The U.S. birthrate fell again in 2018, to 3,788,235 births — representing a 2% drop from 2017. It's the lowest number of births in 32 years, according to a new federal report. The numbers also sank the U.S. fertility rate to a record low.
Not since 1986 has the U.S. seen so few babies born. And it's an ongoing slump: 2018 was the fourth consecutive year of birth declines, according to the provisional birthrate report from the Centers for Disease Control and Prevention.
Birthrates fell for nearly all racial and age groups, with only slight gains for women in their late 30s and early 40s, the CDC says.
The news has come as something of a surprise to demographers who say that with the U.S. economy and job market continuing a years-long growth streak, they had expected the birthrate to show signs of stabilizing, or even rising. But instead, the drop could force changes to forecasts about how the country will look — with an older population and fewer young workers to sustain key social systems.
"It's a national problem," says Dowell Myers, a demographer at the University of Southern California.
"The birthrate is a barometer of despair," Myers says in response to the CDC data. Explaining that idea, he says young people won't make plans to have babies unless they're optimistic about the future.
"At first, we thought it was the recession," Myers says of the recent downturn in births. But after a slight rise in 2012, the rate took another nosedive. He adds that by nearly all economic standards — except for high housing costs — birthrates should now be rising.
As for what's behind the negative sentiment among people of childbearing age, Myers cites the current political turmoil and a gloomy outlook for America's future.
"Not a whole lot of things are going good," he says, "and that's haunting young people in particular, more than old people."
Many current or would-be parents also responded to the report Wednesday, using social media to list a string of obstacles to having kids in the U.S., from the frustration of finding child care to high insurance costs and a lack of parental leave and other support systems. And they note that while the national economy has done well, workers' paychecks haven't been growing at the same pace.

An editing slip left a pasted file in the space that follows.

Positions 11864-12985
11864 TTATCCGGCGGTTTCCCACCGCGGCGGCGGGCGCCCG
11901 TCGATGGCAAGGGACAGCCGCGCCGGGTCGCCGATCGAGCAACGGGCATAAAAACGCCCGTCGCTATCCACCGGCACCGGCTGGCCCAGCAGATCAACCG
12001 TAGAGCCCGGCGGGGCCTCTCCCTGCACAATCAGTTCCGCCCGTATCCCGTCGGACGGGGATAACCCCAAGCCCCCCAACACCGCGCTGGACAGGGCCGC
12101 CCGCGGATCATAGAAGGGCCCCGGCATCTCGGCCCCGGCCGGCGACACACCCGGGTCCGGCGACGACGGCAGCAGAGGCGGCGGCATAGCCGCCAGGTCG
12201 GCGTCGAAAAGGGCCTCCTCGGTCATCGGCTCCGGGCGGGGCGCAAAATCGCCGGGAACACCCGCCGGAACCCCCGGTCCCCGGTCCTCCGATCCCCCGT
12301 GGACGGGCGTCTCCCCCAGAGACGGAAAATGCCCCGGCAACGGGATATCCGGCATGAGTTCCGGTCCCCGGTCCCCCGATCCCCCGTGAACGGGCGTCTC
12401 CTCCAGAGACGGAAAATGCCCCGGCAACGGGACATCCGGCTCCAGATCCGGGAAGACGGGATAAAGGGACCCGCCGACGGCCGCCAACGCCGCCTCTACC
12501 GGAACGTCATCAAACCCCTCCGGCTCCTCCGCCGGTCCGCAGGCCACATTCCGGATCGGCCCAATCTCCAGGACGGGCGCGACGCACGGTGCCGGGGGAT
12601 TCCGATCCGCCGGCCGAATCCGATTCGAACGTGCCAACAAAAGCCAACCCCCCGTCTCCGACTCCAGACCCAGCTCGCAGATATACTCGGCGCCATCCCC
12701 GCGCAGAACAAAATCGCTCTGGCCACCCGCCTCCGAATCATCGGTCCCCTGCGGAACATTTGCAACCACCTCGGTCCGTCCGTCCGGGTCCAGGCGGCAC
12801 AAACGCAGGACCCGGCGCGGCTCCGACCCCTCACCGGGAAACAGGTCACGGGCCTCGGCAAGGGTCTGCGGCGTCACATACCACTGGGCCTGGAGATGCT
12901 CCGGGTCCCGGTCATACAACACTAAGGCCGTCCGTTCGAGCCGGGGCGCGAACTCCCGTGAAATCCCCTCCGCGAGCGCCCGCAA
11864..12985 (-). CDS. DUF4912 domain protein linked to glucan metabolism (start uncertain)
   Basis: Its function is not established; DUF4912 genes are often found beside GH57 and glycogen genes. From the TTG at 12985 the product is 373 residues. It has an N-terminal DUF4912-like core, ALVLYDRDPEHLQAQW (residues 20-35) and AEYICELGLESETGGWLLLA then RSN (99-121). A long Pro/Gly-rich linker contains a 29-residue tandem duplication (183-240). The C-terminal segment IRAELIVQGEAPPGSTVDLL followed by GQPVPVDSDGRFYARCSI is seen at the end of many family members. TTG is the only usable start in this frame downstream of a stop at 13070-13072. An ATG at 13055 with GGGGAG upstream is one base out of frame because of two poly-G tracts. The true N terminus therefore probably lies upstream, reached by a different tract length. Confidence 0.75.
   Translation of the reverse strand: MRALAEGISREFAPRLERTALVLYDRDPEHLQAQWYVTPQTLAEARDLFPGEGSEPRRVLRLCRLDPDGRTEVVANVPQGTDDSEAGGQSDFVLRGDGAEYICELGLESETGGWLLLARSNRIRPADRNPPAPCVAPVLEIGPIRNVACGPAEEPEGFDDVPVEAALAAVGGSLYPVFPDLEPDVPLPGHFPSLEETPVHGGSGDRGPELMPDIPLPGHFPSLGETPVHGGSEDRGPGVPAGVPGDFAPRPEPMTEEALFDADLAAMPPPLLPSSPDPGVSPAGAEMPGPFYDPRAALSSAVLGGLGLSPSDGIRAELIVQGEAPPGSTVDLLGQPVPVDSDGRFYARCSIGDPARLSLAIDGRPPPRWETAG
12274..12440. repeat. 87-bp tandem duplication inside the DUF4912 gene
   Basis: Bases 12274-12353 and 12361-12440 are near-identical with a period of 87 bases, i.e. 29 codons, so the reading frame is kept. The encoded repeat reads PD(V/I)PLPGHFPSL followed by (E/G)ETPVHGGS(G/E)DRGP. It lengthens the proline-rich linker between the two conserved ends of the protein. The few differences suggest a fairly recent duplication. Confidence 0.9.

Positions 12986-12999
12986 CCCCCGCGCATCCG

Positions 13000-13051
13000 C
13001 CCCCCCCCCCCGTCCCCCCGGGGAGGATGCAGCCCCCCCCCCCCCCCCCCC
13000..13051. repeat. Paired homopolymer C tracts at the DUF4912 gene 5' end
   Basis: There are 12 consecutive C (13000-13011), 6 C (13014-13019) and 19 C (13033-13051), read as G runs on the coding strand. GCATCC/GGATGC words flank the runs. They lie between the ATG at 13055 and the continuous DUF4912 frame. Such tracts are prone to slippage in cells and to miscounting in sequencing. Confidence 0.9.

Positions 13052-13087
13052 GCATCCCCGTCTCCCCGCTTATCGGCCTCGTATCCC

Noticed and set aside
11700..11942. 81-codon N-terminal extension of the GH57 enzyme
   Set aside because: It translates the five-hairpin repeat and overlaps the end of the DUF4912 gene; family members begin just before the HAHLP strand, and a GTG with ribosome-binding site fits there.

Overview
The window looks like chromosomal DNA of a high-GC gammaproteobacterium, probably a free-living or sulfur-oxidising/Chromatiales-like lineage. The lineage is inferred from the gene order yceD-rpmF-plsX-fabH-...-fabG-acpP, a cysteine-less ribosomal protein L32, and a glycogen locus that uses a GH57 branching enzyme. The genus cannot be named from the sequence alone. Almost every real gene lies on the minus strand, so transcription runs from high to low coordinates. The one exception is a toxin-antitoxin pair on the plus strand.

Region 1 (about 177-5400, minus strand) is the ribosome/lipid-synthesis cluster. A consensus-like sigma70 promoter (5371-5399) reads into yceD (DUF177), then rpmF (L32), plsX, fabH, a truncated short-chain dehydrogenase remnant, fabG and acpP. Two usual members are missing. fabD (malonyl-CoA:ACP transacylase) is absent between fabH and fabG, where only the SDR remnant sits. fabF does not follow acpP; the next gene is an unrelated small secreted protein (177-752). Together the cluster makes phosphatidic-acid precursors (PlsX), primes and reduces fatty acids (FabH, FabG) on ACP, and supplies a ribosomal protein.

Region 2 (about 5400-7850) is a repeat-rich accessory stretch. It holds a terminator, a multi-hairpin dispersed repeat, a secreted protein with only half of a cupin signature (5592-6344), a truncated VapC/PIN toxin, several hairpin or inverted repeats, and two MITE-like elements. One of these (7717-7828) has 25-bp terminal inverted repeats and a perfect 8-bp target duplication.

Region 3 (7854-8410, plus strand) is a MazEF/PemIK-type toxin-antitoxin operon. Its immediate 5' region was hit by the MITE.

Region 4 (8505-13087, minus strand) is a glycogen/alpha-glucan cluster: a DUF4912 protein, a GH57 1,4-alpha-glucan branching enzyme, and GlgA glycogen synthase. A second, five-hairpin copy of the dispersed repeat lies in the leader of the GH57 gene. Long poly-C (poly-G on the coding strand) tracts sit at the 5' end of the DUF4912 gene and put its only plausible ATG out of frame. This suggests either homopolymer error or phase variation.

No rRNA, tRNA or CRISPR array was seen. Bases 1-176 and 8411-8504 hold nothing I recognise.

As Elena Parent, a state senator in Georgia, wrote on Twitter, "Parents know why the birthrate is falling. Kids are expensive & time-consuming & our society doesn't make it easy."
Another factor, says sociologist Sarah Damaske of Penn State, is job security — even in a time of low unemployment.
"From January 2009 to December 2017, 36.6 million American jobs were lost. That's more jobs than were lost during the Great Recession," Damaske says. "So, even though the unemployment rate is better, companies are still using layoffs to maintain profits at the expense of their workers."
Citing conversations with people who have lost their jobs in the past decade, Damaske — who is writing a book on that subject — says some workers have resigned themselves to the possibility that they might not find stable jobs again.
"When you think you might not be able to find steady work, it's harder to imagine how to form a family," she says.
Part of the trend also reflects a cultural shift, as more Americans delay marriage and child-rearing. While women in their 20s have historically given birth to the most babies in the U.S., women in their early 30s had a higher birthrate in 2017, for the first time ever. And that gap widened in 2018.
In what's widely seen as a bright spot in the CDC's provisional data, teenagers saw another sharp drop in birthrates, falling 7% in 2018 to 17.4 births per 1,000 teenagers between the ages of 15 and 19. That rate has now declined by 58% since 2007 and by 72% since 1991.
The rate of cesarean delivery, or C-section, fell to 31.9% in 2018, the CDC says. That's down from a peak of 32.9% in 2009. The rate of cesarean procedures in low-risk cases also decreased, to 25.9% of all deliveries.
From 2017 to 2018, the number of births fell 1% for Hispanic women and 2% for non-Hispanic white and non-Hispanic black women. The rate fell by 3% for women who are identified as non-Hispanic Asian and non-Hispanic AIAN (American Indian & Alaska Native).
The latest birthrate data put the U.S. further away from a viable replacement rate — the standard for a generation being able to replicate its numbers. The U.S. has generally fallen short of that level since 1971, the CDC says.
The total fertility rate fell to 1,728 births per 1,000 women over their lifetimes — a 2% fall from 2017. That's far below the replacement rate of 2,100 births per 1,000 women.
The Census Bureau has long predicted that America's future population growth will increasingly rely on immigration, despite a fertility rate that has historically been higher than similar developed nations.
According to the census agency's Population Clock, the U.S. is currently gaining one person every 16 seconds — in part because it's adding one international migrant every 34 seconds. Both of those are net results, meaning they account for deaths and outward migration.